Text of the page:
Self-employed musicians want to invest in SEPP IRA
Dear Dave: My wife and I are self-employed musicians, and we netted about $70,000 last year. I just cashed out a bad variable life insurance policy, and I’m thinking about putting that money — about $16,000 — into a Simplified Employee Pension Plan. Can you tell me a little about them? — Roger
Dear Roger: With a SEPP, you can put in up to 13.8 percent of your business’s net profit. This is tax-deductible, and it grows tax-deferred. This means you won’t have to pay taxes on the growth until you pull the money out — just like the old IRAs or a 401(k). That’s why they got the nickname “SEPP IRAs.”
Considering that your net income was $70,000, you won’t be able to put the entire $16,000 into one this year. So you should first fully fund a Roth IRA — because it grows tax-free — and put the balance in a SEPP. As always, use good growth stock mutual funds with at least a 10-year track record to fund both of these. The SEPP will also require that you put the same percentage into your employees’ accounts if they have been with you three of the last five years. So the SEPP is the most advantageous for small businesses with few or no employees. — Dave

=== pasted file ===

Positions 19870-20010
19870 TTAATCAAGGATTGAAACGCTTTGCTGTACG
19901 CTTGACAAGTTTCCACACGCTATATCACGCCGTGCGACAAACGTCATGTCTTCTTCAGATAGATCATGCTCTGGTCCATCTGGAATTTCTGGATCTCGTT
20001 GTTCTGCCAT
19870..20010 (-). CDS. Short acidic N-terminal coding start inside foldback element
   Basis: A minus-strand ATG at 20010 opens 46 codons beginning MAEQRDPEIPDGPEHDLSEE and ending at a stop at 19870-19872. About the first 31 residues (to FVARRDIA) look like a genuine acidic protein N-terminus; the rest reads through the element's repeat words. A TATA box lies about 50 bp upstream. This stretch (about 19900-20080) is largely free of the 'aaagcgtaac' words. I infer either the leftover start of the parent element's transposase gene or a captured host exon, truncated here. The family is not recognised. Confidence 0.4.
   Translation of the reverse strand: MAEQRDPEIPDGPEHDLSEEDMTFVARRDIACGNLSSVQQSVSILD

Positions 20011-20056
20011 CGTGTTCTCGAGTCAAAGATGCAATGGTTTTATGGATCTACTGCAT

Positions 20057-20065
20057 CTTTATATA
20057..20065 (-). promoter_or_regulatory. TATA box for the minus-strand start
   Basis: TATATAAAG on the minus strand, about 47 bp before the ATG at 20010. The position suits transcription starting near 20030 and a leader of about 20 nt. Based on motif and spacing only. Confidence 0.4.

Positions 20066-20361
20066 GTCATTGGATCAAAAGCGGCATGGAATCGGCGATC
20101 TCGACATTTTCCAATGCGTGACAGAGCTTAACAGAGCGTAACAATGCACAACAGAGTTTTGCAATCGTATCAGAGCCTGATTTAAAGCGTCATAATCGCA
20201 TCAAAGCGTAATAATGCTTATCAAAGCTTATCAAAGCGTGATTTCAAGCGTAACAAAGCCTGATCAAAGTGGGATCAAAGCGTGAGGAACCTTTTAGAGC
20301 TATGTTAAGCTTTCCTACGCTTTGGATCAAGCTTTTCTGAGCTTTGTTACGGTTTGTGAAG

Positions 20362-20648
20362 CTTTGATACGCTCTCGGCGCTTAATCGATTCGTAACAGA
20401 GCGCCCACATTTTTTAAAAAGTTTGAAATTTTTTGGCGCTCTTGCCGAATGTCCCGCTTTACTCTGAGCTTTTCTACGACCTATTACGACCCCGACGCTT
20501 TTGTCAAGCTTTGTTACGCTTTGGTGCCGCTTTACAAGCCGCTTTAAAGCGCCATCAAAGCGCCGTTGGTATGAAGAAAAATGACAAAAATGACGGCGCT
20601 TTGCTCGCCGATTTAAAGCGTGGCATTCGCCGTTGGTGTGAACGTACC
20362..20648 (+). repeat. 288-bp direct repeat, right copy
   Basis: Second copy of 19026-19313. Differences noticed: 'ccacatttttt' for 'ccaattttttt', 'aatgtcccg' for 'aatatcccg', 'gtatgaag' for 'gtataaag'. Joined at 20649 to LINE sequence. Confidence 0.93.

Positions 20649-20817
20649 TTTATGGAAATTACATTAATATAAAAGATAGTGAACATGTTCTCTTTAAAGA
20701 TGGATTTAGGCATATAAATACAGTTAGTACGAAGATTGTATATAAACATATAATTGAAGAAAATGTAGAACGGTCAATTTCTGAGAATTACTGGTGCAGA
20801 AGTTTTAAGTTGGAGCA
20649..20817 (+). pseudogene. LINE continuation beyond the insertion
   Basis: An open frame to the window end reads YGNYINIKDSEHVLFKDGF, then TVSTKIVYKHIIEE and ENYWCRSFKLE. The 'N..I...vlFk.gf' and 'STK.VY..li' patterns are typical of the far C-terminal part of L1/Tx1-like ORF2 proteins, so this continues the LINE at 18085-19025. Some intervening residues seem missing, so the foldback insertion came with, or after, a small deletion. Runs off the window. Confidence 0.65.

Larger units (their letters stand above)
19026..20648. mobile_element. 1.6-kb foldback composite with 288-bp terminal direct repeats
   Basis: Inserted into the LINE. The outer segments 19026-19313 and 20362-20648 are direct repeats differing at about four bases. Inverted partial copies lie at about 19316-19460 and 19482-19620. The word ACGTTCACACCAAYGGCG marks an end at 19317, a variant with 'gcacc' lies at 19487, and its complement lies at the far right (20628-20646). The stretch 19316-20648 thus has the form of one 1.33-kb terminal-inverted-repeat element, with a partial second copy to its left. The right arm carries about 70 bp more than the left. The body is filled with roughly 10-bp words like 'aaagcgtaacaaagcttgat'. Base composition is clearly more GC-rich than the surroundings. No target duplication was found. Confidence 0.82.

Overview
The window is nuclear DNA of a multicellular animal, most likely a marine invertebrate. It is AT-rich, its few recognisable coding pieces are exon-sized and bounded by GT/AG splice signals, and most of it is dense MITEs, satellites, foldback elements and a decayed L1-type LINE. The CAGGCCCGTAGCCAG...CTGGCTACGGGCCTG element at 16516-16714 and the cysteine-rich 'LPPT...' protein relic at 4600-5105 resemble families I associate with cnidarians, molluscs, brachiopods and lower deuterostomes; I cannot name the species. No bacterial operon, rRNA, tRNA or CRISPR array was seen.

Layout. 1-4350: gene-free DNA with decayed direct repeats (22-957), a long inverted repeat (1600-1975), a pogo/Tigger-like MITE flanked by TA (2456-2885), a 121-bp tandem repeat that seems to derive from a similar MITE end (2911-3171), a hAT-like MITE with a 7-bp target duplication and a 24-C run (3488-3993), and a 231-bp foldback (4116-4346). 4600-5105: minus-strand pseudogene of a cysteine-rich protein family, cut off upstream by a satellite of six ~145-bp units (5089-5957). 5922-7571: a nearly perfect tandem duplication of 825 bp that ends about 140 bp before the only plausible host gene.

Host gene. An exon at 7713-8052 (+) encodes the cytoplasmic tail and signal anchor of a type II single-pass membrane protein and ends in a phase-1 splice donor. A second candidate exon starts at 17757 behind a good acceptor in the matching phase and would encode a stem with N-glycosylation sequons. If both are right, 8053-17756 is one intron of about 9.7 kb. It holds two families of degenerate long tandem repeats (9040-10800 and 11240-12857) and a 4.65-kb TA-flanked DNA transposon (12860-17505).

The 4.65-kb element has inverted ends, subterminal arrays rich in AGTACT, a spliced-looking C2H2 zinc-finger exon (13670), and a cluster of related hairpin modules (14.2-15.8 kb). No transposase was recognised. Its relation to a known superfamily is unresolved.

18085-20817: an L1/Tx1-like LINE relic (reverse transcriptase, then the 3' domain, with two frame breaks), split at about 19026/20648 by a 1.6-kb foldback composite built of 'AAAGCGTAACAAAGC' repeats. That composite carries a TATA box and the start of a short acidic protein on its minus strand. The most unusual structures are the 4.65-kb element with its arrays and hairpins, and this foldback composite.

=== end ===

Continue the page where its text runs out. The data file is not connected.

Dear Dave: I’m trying to get a pool put in my yard, and the job is only about 80 percent complete. I called the company about the slow work and got a recorded message saying they’ve filed bankruptcy. I’ve already paid for the work, so what happens now? — James
Dear James: I hate to tell you this, but if they filed a bankruptcy chances are the pool won’t be finished and you’ve lost your money. You’re going to have to find someone else to complete the job and pay them for their work. If the company filed a Chapter 7 bankruptcy they’re out of business. If they filed Chapter 11 bankruptcy — which is a business reorganization — they’re probably out of business, as well. Ninety-seven percent of Chapter 11 filings fail, and even in the ones that don’t the debtor gets to choose whom to repay.
Sorry for the bad news, James. Next time you contract for a project like this make sure you only pay for the work as it gets done! — Dave
Dear Dave: I work as a car salesman, and my dealership has a plan where employees can drive a demo. I don’t have to worry about insurance, we pay for gas only on weekends and it costs $120 a month. Maintenance is free, and we get moved to a different car every few weeks. Is this a good deal? — Wade
Dear Wade: This sounds like a very good deal to me. You’re basically renting a car for $120 a month. You can’t operate a vehicle for that kind of money anywhere else. Even if you follow my plan of buying a two- or three-year-old car and letting someone else take the butt-kicking in depreciation, you’re still going lose more than $120 in value a month — even on a great little used car.
You found yourself a really sweet deal here, man. Stick with it! — Dave
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